Wayne Bailey, a resident who regularly takes photos and videos (that I often use) of construction/operations issues that impact residents, asked representatives of Tishman Construction if the security guard at the sites they're building works for them.
After Tishman Senior VP Eric Reid said yes, Bailey asked why a guard told him not to shoot video of the site, even though he was on a public street.

"I will address it with principals for that security firm," Reid said.
Forest City Ratner executive Ashley Cotton, the …

Atlantic Yards/Pacific Park graphic: what's built/what might be coming + FAQ (post-dated pinned post)

This graphic, posted in February 2018, is post-dated to stay at the top of the blog. It will be updated as announced configurations change and buildings launch. Note the unbuilt B1 and the proposed--but not yet approved--shift in bulk to the unbuilt Site 5.

The August 2014 tentative configurations proposed by developer Greenland Forest City Partners will change. The project is already well behind that tentative timetable.

How many people are expected?

Atlantic Yards/Pacific Park has a projected 6,430 apartments housing 2.1 persons per unit (as per Chapter 4 of the 2006 Final Environmental Impact Statement), which would mean 13,503 new residents, with 1,890 among them in low-income affordable rentals, and 2,835 in moderate- and middle-income affordable rentals.

That leaves 8,778 people in market-rate rentals and condos, though let's call it 8,358 after subtracting 420 who may live in 200 promised below-market condos. So that's 5,145 in below-market units, though many of them won…

The passing of David Sheets, Dean Street renter, former Freddy's bartender, eminent domain plaintiff, and singular personality

David Sheets, longtime Dean Street renter, Freddy's bartender, eminent domain plaintiff, and singular personality, died 1/17/18 in HCA Greenview Hospital in Bowling Green, KY. He was 56.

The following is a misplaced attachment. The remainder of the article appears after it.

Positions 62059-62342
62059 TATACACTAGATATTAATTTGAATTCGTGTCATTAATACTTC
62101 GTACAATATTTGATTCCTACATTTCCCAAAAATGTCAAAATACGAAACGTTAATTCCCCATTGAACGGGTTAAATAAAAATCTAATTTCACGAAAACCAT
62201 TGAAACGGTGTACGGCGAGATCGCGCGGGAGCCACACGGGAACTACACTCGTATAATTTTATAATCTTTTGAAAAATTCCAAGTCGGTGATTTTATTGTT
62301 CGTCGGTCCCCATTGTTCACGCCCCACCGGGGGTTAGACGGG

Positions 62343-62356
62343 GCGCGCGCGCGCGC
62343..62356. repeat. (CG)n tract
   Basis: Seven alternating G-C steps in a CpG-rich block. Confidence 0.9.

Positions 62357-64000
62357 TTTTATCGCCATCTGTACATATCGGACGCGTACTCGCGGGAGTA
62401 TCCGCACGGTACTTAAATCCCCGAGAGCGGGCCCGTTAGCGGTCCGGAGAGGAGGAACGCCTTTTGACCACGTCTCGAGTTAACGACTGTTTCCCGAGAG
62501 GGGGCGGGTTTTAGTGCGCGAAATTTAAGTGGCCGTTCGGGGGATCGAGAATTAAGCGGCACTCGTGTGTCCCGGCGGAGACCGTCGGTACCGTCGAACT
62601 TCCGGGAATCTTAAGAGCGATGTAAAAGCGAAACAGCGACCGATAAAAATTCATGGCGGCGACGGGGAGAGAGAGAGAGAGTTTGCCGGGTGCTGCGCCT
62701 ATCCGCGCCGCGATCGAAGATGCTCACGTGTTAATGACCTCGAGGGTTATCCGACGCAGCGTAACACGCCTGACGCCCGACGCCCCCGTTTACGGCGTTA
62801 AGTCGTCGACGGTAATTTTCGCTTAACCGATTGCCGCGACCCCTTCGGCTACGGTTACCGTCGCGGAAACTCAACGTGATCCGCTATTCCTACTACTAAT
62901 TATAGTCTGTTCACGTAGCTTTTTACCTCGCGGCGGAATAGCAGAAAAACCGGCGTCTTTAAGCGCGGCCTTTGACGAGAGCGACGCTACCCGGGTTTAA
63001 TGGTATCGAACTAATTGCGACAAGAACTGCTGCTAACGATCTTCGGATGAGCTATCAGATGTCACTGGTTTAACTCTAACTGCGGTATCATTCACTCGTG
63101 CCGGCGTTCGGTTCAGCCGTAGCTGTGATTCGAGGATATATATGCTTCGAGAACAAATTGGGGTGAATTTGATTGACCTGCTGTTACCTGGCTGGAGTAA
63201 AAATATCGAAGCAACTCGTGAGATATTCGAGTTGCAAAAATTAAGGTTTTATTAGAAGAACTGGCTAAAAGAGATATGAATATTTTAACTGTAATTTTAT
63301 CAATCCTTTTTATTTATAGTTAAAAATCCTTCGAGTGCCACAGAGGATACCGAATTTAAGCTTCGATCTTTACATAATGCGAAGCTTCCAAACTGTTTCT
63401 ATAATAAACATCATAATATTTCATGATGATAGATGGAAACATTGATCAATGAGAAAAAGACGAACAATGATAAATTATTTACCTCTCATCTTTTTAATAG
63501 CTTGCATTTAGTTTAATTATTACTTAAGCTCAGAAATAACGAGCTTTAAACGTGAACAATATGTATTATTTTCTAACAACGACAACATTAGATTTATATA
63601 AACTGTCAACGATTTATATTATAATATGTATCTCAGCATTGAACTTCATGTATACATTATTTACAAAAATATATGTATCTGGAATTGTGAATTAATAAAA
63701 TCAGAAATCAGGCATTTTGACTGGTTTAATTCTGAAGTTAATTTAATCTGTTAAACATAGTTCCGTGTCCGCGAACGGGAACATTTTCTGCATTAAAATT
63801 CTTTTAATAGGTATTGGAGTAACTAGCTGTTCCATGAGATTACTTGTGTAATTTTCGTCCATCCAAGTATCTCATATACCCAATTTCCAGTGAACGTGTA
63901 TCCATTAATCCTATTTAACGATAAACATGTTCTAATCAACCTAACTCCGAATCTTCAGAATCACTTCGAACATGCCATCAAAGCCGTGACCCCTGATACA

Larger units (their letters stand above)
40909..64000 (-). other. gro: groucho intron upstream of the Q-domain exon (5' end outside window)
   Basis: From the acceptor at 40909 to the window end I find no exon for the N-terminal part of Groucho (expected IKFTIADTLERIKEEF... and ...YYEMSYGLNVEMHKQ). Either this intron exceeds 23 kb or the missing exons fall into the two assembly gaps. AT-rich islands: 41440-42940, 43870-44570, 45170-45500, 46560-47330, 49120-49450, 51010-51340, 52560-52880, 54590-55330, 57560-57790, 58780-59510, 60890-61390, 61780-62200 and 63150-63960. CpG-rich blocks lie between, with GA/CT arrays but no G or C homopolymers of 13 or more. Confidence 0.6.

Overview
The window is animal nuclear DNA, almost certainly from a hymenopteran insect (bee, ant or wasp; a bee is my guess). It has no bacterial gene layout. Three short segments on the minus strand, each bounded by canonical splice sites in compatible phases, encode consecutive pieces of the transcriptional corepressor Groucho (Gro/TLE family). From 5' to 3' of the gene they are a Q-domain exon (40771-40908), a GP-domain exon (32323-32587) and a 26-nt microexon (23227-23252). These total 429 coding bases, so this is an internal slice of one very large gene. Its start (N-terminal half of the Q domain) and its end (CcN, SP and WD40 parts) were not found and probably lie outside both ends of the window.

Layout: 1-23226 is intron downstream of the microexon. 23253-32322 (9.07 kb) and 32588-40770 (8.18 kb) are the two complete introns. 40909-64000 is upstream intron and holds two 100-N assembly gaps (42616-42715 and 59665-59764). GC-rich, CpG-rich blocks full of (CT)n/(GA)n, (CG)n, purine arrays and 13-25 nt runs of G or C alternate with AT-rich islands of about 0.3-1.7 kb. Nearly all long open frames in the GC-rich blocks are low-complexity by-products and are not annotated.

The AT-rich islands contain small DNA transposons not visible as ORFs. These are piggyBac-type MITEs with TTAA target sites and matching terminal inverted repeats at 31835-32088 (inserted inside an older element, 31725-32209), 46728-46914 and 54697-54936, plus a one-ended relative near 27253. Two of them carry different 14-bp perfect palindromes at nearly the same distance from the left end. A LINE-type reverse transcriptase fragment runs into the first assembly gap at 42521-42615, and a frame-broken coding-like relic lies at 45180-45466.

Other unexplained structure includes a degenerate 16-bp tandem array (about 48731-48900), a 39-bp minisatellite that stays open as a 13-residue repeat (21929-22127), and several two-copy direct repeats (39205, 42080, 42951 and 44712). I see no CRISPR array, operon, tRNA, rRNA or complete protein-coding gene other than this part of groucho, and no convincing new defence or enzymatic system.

There are obituary notices in the Bowling Green Daily News and the Wichita Eagle, which state:
He was born in Wichita, KS where he attended public Schools and Wichita State University. He lived for many years in Brooklyn, NY, and was employed as a legal assistant. David's hobby was cartography and had an avid interest in Mass Transit Systems of the world. David was predeceased by his father, Kenneth E. Sheets. He is survived by his mother, Wilma Smith, step-brother, Billy Ray Smith and his wife, Jane all of Bowling Green; step-sister, Ellen Smith Alexander and her husband, Jerry of Bella Vista, AR; several cousins and step-nieces and step-nephews also survive. Memorial Services will be on Monday, January 22, 2018 at 1:00 pm with visitation from 10:00 am to 1:00 pm Monday at Johnson-Vaughn-Phe…

Some skepticism on Belmont hockey deal: lease value seems far below Aqueduct racino; unclear (but large?) cost for LIRR service

As I wrote for The Bridge 12/20/1, The Islanders Say Bye to Brooklyn, But Where Next?, the press conference announcing a new arena at Belmont Park for the New York Islanders was "long on pomp... but short on specifics."

Notably, a lease valued at $40 million "upfront to lease up to 43 acres over 49 years... seems like a good deal on rent for the state-controlled property." Also, the Long Island Rail Road will expand service to Belmont.

That indicates public support for an arena widely described as "privately financed," but how much? We don't know yet, but some more details--or at least questions--have emerged.

An Aqueduct comparable?

Well, we don't know what the other bid was, and there aren't exactly parcels that large offering direct comparables.

But consider: Genting New York LLC in September 2010 was granted a franchise to operate a video lottery terminal under a 30 year lease on 67 acres at Aqueduct Park (as noted by Gov. Andrew Cuomo).


Barclays Center event June 11 to protest plans to expand Israeli draft; questions about logistics

At right is a photo of a poster spotted in Hasidic Williamsburg right. Clearly there's an event scheduled at the Barclays Center aimed at the Haredi Jewish community (strict Orthodox Jews who reject secular culture), but the lack of English text makes it cryptic.

The website explains, Protest Against Israeli Draft of Bnei Yeshiva Rescheduled for Barclays Center:
A large asifa to protest the drafting of bnei yeshiva in Eretz Yisroel into the Israeli army that had been set to take place this month will instead be held on Sunday, 17 Sivan/June 11, at the Barclays Center in Downtown Brooklyn, NY. So attendees at a big gathering will protest an apparent change of policy that will make it much more difficult for traditional Orthodox Jewish students--both Hasidic (who follow a rebbe) and non-Hasidic (who don't)--to get deferments from the draft. Comments on the Yeshiva World website explain some of the debate.

The logistical questions

What's unclear is how large the ev…